From the iconic creator of the "Cathy" comic strip comes a collection of funny, warm, and wise essays in the style of Nora Ephron and Erma Bombeck, centered around the particular challenge of caring for aging parents and growing children, all while trying not to lose oneself in the process.
As the creator of the "Cathy" comic strip, Cathy Guisewite found her way into the hearts of readers over 40 years ago, and has been there ever since. Her deeply funny and relatable look at the life of a frazzled career woman became a cultural touchstone for women everywhere, and now, in her debut essay collection, Guisewite returns with her signature self-deprecating wit and warmth, this time taking a look at her own life. The autobiographical essays that make up Fifty Things That Aren't My Fault offer a disarming, hilarious, and wise look at the lives of "the sandwich generation," which Guisewite calls "the panini generation."
In this collection, Guisewite turns her uniquely wry and funny gaze to her own day-to-day life, with topics ranging from the mundaneteaching her parents to use TiVo, organizing four decades of photos, attempting to meditateto the more profoundher struggle to find a purpose post-retirement, helping her parents downsize their lives, and her personal definitions of feminism. Humorous, warm, and poignant, Fifty Things That Aren't My Fault is ideal reading for mothers, daughters, and everyone who is caught somewhere in between, and on the threshold of "What Happens Next."
|Publisher:||Penguin Publishing Group|
|Edition description:||Signed Edition|
|Product dimensions:||5.90(w) x 9.10(h) x 1.30(d)|
About the Author
Cathy Guisewite is the creator of the "Cathy" comic strip, which ran in nearly 1,400 newspapers for thirty-four years. The strips have been compiled into more than twenty books, and earned Guisewite the National Cartoonists Society Reuben Award in 1992 and an Emmy Award for Outstanding Animated Program for the TV special of "Cathy" in 1987. She currently lives in California with her daughter.
Most Helpful Customer Reviews
I'm not sure which I did more of while reading this wonderful book: chuckle out loud or wipe away tears. It helps, I suppose, that I was a huge fan of the author's long-running "Cathy" comic strip. Perhaps more important, while I'm older than she is by nine years, I, too, was a champion of the feminist movement (still am, as is she) and was for a time sandwiched in between parents and a daughter, all of whom were growing old, and up, way too fast. Sadly, my parents are gone now - and my daughter has become the "stuff" inside the Oreo of life, caught between a grown daughter of her own and her aging parents (which, Lord help us, means me and my husband). In any event, oh, how I can relate - and I'm quite sure all but teenybopper females will do so as well. These essays were written, Guisewite says, at a time when she's trying to "declutter" her own life (hmmm, I'm pretty sure that's a word that passed through our daughter's lips last time she popped in for a visit). Feminist though she may be, Guisewite admits to feeling torn between Betty Crocker and Betty Friedan (conjuring up decades-ago memories of whipping up a casserole for my family to eat while I attended a Gloria Steinem lecture). I choked with laughter - and frustration - as she recounted getting "stuck" in a sports bra; as a gym newbie, I can tell you it's not fun (though worse, perhaps, is the embarrassment over having to call someone to your rescue). And before I caved and joined the gym, I, too, resisted the call to exercise, rationalizing that "I exercised yesterday and I don't look any different." There are far too many other shared feelings and experiences to mention here (especially since I don't want to spoil the fun for other readers). In the end, she sums up the dilemma we're in perfectly: "My whole generation is reeling from the stunning truth - that we, who are way too young and hip to ever look or act old, are not too young to pass away." Aha - maybe that's why I glance proudly at the year-old Aristocat tattoo on the top of my flip-flop clad foot as I open the morning newspaper first to the obituaries pages. Torn indeed! In short, I love, love, love this book - highly recommended. Many thanks to the publisher, via NetGalley, for the opportunity to read and review an advance copy.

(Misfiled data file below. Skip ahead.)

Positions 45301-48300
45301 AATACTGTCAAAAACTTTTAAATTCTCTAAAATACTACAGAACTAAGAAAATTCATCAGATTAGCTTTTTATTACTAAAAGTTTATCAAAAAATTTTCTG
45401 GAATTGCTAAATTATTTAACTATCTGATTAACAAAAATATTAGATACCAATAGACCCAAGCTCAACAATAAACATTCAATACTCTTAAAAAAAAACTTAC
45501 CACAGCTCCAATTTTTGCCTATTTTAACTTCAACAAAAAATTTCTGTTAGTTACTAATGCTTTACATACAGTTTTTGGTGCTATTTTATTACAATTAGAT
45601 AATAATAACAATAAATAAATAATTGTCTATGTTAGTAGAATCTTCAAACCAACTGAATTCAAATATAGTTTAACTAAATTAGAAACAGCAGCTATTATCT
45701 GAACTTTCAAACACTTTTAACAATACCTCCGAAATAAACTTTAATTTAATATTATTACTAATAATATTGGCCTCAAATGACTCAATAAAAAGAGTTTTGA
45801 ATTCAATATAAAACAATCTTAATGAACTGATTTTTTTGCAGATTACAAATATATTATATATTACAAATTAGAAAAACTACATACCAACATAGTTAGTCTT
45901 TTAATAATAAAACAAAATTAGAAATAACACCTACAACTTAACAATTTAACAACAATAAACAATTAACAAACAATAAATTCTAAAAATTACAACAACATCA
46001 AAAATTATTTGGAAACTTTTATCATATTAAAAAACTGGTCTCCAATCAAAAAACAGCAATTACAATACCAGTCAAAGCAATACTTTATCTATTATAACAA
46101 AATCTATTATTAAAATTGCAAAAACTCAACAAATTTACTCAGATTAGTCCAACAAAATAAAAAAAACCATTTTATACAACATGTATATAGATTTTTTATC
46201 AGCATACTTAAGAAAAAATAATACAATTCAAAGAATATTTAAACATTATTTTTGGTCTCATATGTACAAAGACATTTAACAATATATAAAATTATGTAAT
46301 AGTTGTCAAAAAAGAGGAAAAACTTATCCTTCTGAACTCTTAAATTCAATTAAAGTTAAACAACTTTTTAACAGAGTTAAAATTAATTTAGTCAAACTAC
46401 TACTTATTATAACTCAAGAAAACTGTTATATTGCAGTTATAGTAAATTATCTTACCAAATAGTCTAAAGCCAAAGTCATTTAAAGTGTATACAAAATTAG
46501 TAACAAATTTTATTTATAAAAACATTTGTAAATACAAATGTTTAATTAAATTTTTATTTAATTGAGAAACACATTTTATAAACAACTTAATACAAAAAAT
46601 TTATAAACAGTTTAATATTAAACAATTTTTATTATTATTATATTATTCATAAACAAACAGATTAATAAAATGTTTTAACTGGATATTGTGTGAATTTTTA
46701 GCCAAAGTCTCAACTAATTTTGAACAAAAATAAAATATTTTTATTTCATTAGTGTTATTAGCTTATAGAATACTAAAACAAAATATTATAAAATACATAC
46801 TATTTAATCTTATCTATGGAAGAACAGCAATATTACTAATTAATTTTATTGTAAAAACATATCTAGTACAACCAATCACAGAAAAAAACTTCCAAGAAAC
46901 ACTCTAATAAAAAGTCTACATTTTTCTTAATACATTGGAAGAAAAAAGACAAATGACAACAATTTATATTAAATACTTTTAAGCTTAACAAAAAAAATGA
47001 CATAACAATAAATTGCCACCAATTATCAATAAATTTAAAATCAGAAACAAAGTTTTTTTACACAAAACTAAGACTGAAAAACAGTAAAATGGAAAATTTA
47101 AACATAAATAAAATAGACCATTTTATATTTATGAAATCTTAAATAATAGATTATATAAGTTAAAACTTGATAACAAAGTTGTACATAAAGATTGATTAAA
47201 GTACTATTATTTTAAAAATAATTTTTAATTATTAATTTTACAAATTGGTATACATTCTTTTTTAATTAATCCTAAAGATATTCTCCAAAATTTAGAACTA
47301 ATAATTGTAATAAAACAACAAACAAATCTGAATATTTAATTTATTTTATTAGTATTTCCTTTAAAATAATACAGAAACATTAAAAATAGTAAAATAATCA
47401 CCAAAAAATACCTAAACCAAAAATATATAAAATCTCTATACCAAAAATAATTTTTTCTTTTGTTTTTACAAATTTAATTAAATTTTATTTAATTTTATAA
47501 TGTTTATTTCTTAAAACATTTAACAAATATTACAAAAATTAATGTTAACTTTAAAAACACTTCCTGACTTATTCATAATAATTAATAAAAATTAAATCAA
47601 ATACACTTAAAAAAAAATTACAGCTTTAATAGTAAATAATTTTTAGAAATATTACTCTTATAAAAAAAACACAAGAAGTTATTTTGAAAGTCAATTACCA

I've bought multiple copies of this wonderful collection of essays to give to MANY friends. If you loved the comic strip "CATHY" then you will absolutely love this book. The essays run the gamut from hilarious to poignant to inspiring and you always feel like you're chatting with a good friend, who "gets" you. I highly recommend this very enjoyable, thoughtful and fun read that also makes a fantastic gift for fabulous friends everywhere.
This book was so fun to read. For women like followed Cathy as adults it was like a funny walk down memory lane of what it's like to progress from you 's to your 50's and beyond. It included the important and the absurdity of life - all at the same time.